I’d love to say this figure surprises me, but it doesn’t. A nude body shows who we truly are physically— and too often we’re not proud of our status. When we’re naked and unadorned, we’re totally vulnerable, exposing the workouts we’ve skipped and the high-cal desserts we’ve polished off. When we do find ourselves totally naked—maybe a couple of times a day, for a total of about 20 minutes— the unveiling usually happens because we’re either showering or having sex, or somewhere between the two. Soon afterward many of us rush to swathe ourselves in a bed sheet or robe before finally hiding beneath our clothes—the armor we use to protect ourselves from the world. And, probably like you, I have spent years and a good chunk of money curating a wardrobe of brands that flatter my body (thank you, Diane von Furstenberg!) and silhouettes that act like the fashion equivalent of smoke and mirrors—highlighting assets and deflecting eyes away from the flagging trophies.
But I’ve found a way to escape that cycle of embarrassment—and to stop shying away from the mirror. A few months after my reunion (confession: I wore Spanx), I made the biggest career move of my life. I left a long-term stint at Cosmopolitan to become editor-in-chief of Women’s Health—a magazine that serves up comprehensive (and sane!) advice on staying fit, healthy, and happy. And as I was getting to know the editorial staff as well as my colleagues at Men’s Health, our brother magazine, what impressed me the most was their vast knowledge about the human body. To help readers achieve their fitness, weight-loss, and nutrition goals, they scour the latest studies in prestigious journals, interview dozens of the country’s top experts, and, most important, practice what they preach—in the gym, in the kitchen, even in the office (where staffers regularly used the in-house yoga studio). They’re health aficionados through and through, and their dedication to their craft show—in their flat stomachs and toned arms. I immediately knew that I’d come to the right place for getting my body back in peak condition.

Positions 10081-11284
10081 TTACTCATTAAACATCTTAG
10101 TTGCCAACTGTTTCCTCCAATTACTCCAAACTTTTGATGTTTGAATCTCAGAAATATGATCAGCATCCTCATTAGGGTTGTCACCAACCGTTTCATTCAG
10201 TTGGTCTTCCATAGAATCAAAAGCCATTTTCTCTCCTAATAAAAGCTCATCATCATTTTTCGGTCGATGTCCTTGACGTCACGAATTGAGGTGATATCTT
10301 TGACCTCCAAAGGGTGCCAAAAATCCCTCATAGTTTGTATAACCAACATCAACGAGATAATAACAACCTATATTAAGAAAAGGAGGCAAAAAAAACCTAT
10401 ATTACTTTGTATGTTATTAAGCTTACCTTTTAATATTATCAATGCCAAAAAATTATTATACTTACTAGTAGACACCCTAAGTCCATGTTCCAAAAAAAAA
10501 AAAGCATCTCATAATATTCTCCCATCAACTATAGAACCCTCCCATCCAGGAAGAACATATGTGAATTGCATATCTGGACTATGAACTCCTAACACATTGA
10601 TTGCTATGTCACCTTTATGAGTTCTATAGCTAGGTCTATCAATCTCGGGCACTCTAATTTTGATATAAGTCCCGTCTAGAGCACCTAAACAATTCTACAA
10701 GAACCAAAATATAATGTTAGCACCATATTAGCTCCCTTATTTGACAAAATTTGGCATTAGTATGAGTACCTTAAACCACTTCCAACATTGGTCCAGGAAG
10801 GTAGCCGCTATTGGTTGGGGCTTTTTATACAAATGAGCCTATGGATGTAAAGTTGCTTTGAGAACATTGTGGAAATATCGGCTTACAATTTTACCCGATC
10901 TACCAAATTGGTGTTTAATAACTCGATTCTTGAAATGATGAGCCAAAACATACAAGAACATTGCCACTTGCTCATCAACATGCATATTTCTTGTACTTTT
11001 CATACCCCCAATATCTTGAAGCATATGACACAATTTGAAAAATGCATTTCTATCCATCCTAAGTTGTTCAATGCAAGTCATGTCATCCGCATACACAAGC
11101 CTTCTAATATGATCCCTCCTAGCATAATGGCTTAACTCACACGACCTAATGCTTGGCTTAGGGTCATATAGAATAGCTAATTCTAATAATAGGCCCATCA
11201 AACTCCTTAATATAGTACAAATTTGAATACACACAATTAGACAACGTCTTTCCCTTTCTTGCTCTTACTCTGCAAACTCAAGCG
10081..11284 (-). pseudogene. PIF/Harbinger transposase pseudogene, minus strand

But I also knew that I wasn’t the only woman in America who was self-conscious about her naked body. So I surveyed more than 3,500 Women’s Health readers for their thoughts. Seventy-two percent of them immediately said they looked better clothed than naked. And when I asked which body parts made them most self-conscious, 62 percent said their bellies, 22 percent said their butts, and 16 percent said their breasts. But then came the most important part: Some 77 percent said they were highly motivated for Women’s Health to help them look better naked. So I got to work on this book.
Look Better Naked is an invitation to stop hiding from yourself, to rediscover—and reshape—the body beneath your clothes, and to boost your in-the-buff confidence. The next time you’re about to step into the shower, take a look at your reflection in the mirror and stash the image in your memory bank. That’s the last you’re going to see of the old you. Then put aside the weight-loss and shape-up disappointments you’ve faced in the past and get ready to look better naked!